You know, there’s a constant stream of news available to investors these days, and while this can be seen as a good thing, it can also cause investors to forget about the long-term and sell their investment on a poor quarterly update from the company.

Sadly, it’s also true that investors will be reluctant to buy back into the shares, even as things start to improve. Over the course of time this short-termism can seriously impact your wealth.

Five-year focus

Normally in one of my articles I would present a chart that ran from a one-month to a 12-month view. However, today the chart is the ultimate in anti-short-termism and stretches back for five years. It features, in my opinion, two of the best stocks on the FTSE 100: British American Tobacco (LSE: BATS) and Imperial Brands (LSE: IMB), formally Imperial tobacco.

Now neither one of these stocks can boast the 465% rise that shareholders in, say, Barratt Developments have witnessed. However, I wonder how many investors have actually held that stock continually for the last five years.

Having said that, these stocks would have earned investors a capital return of 59% for British American and 89% for Imperial Brands. As the chart aptly demonstrates, both of these stocks have left the FTSE 100 for dust over the last five years.

A combination of capital and income

Despite being some of the best performers, investors have also had a steady and importantly, a growing stream of dividends.

Over the last five years, British American has grown its dividend from 126.5p to 154p for the year ending 2015. That’s good for a CAGR (compound annual growth rate) of 4%.

Not to be outdone, Imperial Brands has grown the payout from 95.1p in 2011 to 141p currently – this return shows an even more impressive CAGR of over 8%!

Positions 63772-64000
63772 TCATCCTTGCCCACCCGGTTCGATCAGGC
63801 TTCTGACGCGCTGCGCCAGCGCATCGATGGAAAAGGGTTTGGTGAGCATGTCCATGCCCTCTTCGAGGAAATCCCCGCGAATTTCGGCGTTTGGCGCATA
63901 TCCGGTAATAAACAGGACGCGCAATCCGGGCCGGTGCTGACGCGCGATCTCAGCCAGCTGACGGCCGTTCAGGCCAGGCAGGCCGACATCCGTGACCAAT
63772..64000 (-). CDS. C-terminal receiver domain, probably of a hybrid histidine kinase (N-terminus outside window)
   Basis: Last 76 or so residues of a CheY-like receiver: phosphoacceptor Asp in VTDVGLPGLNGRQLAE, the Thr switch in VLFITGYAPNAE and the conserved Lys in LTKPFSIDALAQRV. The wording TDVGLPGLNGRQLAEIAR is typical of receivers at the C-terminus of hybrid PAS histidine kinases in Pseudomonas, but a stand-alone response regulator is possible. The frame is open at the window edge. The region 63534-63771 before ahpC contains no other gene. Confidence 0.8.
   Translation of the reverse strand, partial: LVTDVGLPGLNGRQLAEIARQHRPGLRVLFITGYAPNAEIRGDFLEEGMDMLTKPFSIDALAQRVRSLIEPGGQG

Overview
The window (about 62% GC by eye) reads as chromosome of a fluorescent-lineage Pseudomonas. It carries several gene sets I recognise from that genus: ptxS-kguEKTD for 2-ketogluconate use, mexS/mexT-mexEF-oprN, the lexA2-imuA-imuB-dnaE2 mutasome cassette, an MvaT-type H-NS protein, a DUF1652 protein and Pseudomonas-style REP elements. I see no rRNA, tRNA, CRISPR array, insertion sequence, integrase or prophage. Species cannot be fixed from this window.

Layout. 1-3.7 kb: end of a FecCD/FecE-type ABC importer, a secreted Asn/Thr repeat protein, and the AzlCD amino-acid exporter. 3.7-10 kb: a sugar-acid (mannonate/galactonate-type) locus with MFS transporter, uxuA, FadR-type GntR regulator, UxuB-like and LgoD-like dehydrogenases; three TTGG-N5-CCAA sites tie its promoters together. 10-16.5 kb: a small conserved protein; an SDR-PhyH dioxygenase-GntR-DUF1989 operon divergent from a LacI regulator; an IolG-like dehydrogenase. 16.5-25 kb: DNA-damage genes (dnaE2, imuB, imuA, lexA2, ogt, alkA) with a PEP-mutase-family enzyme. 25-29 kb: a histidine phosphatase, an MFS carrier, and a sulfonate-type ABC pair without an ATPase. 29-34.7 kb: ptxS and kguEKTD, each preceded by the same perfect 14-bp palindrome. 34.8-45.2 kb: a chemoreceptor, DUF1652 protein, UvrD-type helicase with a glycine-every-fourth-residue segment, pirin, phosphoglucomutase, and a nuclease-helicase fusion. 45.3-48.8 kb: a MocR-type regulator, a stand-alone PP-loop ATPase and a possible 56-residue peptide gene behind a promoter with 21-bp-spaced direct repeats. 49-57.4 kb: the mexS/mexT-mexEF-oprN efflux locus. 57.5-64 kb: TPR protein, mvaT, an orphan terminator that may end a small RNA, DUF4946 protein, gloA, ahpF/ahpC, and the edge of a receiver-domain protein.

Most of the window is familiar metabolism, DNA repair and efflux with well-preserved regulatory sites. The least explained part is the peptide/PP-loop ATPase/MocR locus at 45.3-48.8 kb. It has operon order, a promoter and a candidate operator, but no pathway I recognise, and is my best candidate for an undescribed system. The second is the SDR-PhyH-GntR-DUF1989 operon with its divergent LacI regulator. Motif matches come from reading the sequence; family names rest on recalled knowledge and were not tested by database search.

So it’s fair to say that these shares have consistently outperformed the benchmark, both in terms of capital return and income. Indeed, on a total return basis, British American has increased by 83% and Imperial Brands by 123% – none too shabby.

Proper Marmite shares

There’s no doubt about it, these shares are certain to divide opinion across the investment community, and I would concede that these two investments wouldn’t appeal to all investors. As with Marmite, some people will love ‘em and some will most certainly not! Then again, you could make an argument against many companies listed on the stock market that would fail the ethical test should investors drill down into the business.

However in my view, in the cold light of day, there’s no escaping the fact that these investments have been two of the best stocks to own over the last five years, and I wouldn’t be surprised to see them outperform over the next five too.

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Dave Sullivan owns shares in Imperial Brands. The Motley Fool UK has no position in any of the shares mentioned. We Fools don't all hold the same opinions, but we all believe that considering a diverse range of insights makes us better investors.